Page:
The book is worth reading for the evaluation of Colonel Luciano Garofano, a leading forensic expert in the Carabinieri, one of the multiple police forces in Italy. Garofano would have headed the Meredith murder investigation if the Carabinieri had arrived first on the scene. He describes over two chapters his interpretation of crime scene evidence and what likely happened that night, which differs from the Perugia Police and prosecution.

Reviewers will note that you're still left asking questions at the end. Unfortunately, that's the nature of the case: it has many mysteries and contradictions. Of the four pillars of a prosecution case, behaviour and circumstantial evidence condemn Knox and Sollecito pretty unambiguously. If they were innocent, you'd have to accept that they behaved very abnormally and told numerous lies to police for reasons unconnected to the murder. Witness evidence is weaker because the defence can raise reasonable doubts about the exact date, why they took so long to contact the police, and being socially discredited for drug use. Forensic evidence would be crushing but is problematic because its poor collection gives the chance for contamination (only chance though). Readers should note though the inherent contradiction of the pro-Knox camp: forensic evidence collected by the same team, at the same time, in the same location, by the same methods is contamination when it's Knox and Sollecito's but perfectly valid when it belongs to Rudy.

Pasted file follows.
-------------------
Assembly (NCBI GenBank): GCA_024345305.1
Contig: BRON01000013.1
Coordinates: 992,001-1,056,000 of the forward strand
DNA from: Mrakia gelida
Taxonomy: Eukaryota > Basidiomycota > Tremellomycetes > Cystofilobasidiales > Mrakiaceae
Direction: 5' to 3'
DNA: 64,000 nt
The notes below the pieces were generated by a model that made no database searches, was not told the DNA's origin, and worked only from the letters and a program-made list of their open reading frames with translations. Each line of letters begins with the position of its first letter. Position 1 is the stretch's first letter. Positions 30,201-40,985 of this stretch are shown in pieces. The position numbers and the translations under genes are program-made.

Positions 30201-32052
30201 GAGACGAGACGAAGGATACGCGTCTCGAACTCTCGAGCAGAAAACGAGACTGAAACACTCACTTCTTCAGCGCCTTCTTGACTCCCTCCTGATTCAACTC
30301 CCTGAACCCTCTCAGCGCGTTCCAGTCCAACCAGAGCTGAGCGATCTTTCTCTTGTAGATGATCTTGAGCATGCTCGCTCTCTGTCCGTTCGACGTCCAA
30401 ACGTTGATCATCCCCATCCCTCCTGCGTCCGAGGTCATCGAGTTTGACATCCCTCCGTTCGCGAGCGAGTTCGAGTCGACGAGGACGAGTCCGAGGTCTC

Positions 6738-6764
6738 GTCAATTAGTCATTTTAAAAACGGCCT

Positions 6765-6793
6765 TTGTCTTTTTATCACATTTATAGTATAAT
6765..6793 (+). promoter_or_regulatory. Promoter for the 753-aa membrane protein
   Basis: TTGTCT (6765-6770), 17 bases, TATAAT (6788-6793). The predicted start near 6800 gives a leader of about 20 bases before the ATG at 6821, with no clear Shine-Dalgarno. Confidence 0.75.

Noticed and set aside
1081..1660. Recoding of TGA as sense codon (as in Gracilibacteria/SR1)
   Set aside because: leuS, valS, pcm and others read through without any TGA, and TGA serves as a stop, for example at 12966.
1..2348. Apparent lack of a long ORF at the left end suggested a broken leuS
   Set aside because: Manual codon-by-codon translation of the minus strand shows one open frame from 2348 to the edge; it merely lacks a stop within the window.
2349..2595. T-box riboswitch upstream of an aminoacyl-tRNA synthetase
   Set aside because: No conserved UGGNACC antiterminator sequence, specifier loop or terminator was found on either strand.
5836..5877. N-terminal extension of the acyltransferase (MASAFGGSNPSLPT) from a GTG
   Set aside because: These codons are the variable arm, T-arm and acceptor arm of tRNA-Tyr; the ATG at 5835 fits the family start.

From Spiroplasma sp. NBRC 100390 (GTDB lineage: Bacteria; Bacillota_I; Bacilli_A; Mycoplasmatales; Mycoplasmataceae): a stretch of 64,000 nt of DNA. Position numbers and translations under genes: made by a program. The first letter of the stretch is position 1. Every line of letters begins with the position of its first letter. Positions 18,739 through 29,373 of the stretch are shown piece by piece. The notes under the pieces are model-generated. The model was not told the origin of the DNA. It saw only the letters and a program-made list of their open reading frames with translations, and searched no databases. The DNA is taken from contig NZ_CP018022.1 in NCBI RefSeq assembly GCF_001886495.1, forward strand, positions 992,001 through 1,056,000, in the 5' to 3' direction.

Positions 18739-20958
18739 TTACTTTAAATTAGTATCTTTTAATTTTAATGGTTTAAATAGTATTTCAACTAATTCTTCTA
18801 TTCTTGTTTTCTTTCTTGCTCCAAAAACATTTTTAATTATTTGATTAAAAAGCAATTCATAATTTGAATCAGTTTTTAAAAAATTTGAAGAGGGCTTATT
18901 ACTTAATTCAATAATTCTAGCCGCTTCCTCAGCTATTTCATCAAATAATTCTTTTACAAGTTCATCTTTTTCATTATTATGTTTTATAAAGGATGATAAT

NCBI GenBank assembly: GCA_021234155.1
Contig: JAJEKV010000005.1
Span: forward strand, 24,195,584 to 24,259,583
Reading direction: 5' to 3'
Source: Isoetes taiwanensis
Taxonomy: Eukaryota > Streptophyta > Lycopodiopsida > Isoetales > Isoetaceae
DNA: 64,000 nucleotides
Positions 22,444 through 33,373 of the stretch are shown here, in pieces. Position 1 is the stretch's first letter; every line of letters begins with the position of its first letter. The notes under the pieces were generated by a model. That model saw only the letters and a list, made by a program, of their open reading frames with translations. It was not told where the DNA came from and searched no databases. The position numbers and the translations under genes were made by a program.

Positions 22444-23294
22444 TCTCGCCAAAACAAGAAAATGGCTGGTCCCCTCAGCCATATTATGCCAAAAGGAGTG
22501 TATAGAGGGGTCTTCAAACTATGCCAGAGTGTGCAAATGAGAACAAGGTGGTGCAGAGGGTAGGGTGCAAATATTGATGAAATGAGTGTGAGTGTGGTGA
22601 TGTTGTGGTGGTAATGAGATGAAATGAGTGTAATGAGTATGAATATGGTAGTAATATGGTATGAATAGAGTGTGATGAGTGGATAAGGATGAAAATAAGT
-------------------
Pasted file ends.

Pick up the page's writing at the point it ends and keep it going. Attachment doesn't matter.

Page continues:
If you're interested in the case, `Darkness Descending' is a valuable contribution (particularly to Rudy's background) but don't start with it if you're new to the murder. John Follain's `Death in Perugia' remains the definite account but Russell and Johnson's work provides better depth on the forensics and more of an opinion than Follain's strictly neutral tome.
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on 4 July 2011